– Tim Stevens

Read our most recent Kia Telluride review.

Toyota Avalon 2021

I tend to like small sporty cars. The 2020 Toyota Avalon is neither of those things, so why do I recommend it? Because it’s a fabulously well-made large sedan that’s an epic long-distance cruiser. Its looks might not be for everyone, but there’s no denying its buttery-smooth powertrain and top-class cabin that are some of its many highlights.

A 3.5-liter gasoline V6 comes standard with 301 horsepower and 267 pound-feet of torque, delivering plenty of power. An optional hybrid model with a 2.5-liter four-cylinder with electric increase is available for about $ 1,000 more, but unless gasoline prices increase enough to keep its fuel mileage in the midst of ’40s acts as an ointment for its power deficit (176 horsepower, 163 lb-ft), I would recommend sticking with the standard engine.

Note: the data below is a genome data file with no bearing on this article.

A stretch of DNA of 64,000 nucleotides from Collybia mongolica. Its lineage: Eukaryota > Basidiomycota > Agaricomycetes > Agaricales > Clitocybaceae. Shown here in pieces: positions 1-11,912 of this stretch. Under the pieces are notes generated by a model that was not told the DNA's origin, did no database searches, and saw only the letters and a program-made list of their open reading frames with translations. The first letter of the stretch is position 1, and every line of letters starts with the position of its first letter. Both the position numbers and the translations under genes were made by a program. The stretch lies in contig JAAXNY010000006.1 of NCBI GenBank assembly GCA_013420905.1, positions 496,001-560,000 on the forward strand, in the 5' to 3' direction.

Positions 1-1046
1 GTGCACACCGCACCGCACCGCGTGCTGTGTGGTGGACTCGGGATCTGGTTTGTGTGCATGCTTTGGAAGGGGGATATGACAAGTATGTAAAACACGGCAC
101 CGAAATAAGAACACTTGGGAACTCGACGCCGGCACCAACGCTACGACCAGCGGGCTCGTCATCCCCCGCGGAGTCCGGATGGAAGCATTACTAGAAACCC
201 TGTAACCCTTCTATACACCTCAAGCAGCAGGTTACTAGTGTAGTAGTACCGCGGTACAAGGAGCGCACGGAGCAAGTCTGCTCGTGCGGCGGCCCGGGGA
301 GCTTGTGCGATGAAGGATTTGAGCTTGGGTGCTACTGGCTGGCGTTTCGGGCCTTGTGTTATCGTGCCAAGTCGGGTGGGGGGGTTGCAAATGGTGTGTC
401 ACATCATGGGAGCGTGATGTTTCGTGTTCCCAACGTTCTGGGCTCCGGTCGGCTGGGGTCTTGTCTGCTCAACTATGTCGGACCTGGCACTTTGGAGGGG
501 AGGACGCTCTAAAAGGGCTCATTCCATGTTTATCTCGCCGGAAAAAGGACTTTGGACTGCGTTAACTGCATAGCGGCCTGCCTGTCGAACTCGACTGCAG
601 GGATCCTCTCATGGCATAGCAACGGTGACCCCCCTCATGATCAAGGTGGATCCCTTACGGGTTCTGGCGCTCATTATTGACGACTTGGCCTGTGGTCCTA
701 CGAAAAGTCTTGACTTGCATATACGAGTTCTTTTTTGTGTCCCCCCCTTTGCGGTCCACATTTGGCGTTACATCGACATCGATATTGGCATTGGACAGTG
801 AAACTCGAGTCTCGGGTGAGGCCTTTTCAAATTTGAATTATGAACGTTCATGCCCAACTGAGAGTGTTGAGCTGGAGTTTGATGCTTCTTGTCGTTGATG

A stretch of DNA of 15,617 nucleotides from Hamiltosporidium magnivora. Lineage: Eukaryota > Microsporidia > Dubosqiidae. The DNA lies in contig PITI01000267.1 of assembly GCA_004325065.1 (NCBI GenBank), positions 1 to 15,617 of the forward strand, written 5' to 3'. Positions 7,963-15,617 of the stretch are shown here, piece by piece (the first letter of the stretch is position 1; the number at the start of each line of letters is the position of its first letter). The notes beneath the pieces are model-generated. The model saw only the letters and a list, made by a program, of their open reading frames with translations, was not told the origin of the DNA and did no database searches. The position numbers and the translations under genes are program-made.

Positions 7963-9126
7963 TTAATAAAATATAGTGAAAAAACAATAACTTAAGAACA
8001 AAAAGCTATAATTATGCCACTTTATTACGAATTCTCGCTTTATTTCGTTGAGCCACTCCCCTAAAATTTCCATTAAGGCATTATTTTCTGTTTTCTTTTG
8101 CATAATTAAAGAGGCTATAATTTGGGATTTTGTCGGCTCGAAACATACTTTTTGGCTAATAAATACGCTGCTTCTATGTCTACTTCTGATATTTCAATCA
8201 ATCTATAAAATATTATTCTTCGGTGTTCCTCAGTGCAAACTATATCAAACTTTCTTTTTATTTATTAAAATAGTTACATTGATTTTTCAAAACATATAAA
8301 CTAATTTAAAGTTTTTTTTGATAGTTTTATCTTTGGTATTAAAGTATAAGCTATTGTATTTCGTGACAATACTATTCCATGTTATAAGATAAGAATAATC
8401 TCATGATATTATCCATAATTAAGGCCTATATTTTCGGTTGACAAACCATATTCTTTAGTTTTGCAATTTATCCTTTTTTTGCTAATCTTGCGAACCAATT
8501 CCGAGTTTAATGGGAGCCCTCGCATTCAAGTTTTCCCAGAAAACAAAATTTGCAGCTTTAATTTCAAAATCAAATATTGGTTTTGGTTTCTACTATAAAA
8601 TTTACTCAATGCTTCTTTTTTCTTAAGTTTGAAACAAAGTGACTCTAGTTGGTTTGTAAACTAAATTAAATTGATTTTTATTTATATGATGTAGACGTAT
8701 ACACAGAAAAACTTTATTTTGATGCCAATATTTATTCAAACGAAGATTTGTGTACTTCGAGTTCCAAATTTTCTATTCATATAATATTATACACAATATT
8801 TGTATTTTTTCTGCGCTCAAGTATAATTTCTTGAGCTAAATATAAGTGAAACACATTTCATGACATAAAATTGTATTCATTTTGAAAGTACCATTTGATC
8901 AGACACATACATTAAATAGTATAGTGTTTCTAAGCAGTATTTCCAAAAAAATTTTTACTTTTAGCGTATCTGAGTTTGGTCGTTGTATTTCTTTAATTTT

Pricing starts at $ 36,830 (destination included) for a well-equipped base XLE, with top-of-the-line Limited models just over $ 42,000 before options. At this end of the spectrum, you’re looking at an Avalon luxurious enough to make you forget about that car’s more expensive Lexus ES twin. Oh, and if that’s not enough to keep you in the Toyota showroom, know this: The Avalon has an infinitely less boring infotainment interface, and you can fold down the rear seats as well.

–Chris Paukert

Read our latest Toyota Avalon review.

2021 Volvo XC40

Subcompact luxury crossovers are often hit and miss deals. Some skimp on luxury and style, while others are duds behind the wheel. Neither is true for the Volvo XC40. If I bought a high-end small SUV, this is absolutely the one I would buy.